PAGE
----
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10 ways to build an alliance with your manager

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In some organizations, the relationship between managers and employees is more like adversaries instead of allies.  Managers and their employees are both employed to perform tasks that maintain and advance the organization. They both need each other to thrive.

An employee who is truly invested in his/her own future will take the steps needed to be a sound support system for his/her manager.{{more}} It’s a win-win situation, as the manager will begin to respect the employee’s work and recognize the employee as dependable and someone who is truly invested in the mission of the organization. This raises the employee’s profile and positions him/her for promotions and/or recognitions. The manager also benefits, as his/her team is seen as results oriented and productive and the manager seen as an effective leader.

Of course, there are managers who may not understand these efforts or may even feel threatened by a very helpful employee. Such behaviour by the manager is a reflection of his/her inability to be an effective leader.

Unless employees take on the responsibility to truly become allies with whom they work, their very job could be at stake. Companies are in dire need of team players that are able to constantly move the organization forward in the quickest, most efficient way possible, and they want the best at the helm.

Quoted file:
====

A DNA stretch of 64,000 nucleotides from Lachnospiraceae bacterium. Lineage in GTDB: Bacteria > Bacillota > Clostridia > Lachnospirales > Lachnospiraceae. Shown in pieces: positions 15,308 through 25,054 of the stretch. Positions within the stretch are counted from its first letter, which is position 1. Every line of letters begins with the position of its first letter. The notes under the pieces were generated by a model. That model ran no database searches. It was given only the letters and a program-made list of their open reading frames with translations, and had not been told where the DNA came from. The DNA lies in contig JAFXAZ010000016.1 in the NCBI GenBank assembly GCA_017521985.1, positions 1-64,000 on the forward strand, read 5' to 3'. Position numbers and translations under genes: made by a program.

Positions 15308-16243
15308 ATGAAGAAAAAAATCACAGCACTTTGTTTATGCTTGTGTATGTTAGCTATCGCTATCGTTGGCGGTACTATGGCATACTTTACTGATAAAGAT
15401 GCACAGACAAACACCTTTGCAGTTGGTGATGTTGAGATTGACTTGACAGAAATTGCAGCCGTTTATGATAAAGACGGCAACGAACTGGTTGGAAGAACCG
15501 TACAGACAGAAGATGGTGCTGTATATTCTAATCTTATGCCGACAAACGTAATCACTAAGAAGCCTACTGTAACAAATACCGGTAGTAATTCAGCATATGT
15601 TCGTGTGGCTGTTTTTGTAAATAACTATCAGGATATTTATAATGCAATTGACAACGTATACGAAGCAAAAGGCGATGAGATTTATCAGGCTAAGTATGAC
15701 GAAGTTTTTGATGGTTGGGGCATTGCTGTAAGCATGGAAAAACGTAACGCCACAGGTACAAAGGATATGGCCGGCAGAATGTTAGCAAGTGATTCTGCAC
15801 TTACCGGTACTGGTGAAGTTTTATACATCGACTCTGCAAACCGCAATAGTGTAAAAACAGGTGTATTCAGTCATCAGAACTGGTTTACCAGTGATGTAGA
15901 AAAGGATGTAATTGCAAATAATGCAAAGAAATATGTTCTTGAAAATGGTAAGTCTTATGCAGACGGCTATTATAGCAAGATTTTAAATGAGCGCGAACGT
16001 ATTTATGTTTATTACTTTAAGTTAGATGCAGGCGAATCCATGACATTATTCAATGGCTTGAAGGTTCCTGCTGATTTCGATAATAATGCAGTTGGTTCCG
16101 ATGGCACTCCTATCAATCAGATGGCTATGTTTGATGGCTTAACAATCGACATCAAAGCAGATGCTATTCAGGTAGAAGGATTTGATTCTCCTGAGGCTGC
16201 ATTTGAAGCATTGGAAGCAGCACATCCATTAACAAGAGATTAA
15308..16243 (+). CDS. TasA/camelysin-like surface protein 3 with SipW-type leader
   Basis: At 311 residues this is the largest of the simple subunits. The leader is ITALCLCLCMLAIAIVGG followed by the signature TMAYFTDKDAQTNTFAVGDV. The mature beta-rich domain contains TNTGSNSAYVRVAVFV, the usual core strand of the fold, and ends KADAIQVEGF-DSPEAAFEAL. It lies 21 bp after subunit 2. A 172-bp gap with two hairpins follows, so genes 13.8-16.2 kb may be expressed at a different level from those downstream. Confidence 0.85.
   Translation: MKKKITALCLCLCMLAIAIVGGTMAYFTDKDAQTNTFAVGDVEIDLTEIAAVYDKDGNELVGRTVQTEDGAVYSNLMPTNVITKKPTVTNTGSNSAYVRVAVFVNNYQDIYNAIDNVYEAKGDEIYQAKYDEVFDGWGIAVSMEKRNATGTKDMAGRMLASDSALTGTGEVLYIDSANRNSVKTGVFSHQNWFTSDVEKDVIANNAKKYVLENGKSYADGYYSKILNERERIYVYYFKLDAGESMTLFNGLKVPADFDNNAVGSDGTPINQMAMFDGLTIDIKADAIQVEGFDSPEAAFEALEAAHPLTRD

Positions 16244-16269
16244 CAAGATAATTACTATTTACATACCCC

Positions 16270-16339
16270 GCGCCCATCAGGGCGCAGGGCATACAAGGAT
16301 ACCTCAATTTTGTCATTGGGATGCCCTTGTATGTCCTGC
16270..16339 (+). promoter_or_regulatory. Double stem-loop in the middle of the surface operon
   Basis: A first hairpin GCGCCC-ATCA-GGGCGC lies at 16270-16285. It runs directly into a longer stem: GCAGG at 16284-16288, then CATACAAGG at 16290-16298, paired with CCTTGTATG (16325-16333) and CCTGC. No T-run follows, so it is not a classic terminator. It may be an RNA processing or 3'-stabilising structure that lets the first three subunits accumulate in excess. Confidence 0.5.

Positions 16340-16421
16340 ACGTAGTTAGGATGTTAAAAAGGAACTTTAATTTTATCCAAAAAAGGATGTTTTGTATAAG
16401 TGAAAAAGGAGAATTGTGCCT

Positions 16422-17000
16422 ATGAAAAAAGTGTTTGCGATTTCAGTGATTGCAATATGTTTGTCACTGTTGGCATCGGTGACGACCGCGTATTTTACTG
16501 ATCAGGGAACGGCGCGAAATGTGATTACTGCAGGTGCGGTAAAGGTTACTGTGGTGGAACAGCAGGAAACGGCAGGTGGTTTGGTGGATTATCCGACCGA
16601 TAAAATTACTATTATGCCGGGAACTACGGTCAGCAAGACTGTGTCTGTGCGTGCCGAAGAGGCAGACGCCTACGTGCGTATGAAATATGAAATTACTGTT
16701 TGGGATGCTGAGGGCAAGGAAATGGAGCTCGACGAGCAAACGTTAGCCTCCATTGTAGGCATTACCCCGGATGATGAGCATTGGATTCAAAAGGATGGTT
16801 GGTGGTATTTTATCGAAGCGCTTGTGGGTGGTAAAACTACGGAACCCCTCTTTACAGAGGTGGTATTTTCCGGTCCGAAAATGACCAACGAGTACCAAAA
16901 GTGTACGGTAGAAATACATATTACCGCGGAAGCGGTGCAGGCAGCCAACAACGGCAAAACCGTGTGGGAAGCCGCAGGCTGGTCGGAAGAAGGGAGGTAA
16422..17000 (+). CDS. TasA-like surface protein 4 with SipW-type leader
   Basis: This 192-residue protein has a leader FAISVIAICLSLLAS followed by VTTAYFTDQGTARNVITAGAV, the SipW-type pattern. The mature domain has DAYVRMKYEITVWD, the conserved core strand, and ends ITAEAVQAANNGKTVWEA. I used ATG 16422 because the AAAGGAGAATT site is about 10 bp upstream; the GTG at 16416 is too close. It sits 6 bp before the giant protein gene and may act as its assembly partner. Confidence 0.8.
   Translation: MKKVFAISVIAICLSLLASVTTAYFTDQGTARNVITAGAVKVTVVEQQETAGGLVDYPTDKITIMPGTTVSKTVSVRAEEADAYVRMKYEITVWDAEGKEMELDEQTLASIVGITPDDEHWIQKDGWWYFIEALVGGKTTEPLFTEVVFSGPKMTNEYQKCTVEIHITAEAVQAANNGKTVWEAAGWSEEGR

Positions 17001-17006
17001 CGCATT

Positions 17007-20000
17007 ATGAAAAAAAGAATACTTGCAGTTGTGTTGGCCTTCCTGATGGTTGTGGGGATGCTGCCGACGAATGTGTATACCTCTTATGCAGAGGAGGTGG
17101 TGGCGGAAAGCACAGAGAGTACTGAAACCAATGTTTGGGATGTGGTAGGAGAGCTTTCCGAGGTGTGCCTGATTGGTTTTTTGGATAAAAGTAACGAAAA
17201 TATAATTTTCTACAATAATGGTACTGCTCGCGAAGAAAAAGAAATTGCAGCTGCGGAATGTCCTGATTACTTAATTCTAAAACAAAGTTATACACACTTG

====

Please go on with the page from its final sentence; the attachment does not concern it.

Employees and managers who constantly complain and fight with each other are a major problem, hindering productivity and creativity, and endangering the success of the organization.

Here are a few quick ways you, as an employee, can build an alliance with your supervisor.

1.   See the work from the manager’s perspective.

2.   Build a profile of your manager and learn his/her strengths and weaknesses.

3.   Produce the desired results your manager wants.

4.   Never try to show up the manager when an error is discovered.

5.   Forgive past disputes and move on.

6.   Ask the manager how to best support him/her.

7.   Strive to build a relationship based on trust.

8.   Request regular meetings to see how you can improve your performance and further support your manager.

9.   Be responsive to requests, deadlines and communication.

10. Talk up your manager to others in a positive way.

Karen Hinds is “The Workplace Success Expert.” For a FREE SPECIAL REPORT on Avoiding Career Killers in the Workplace, send an email to info@workplacesuccess.com
Visit online at www.workplacesuccess.com

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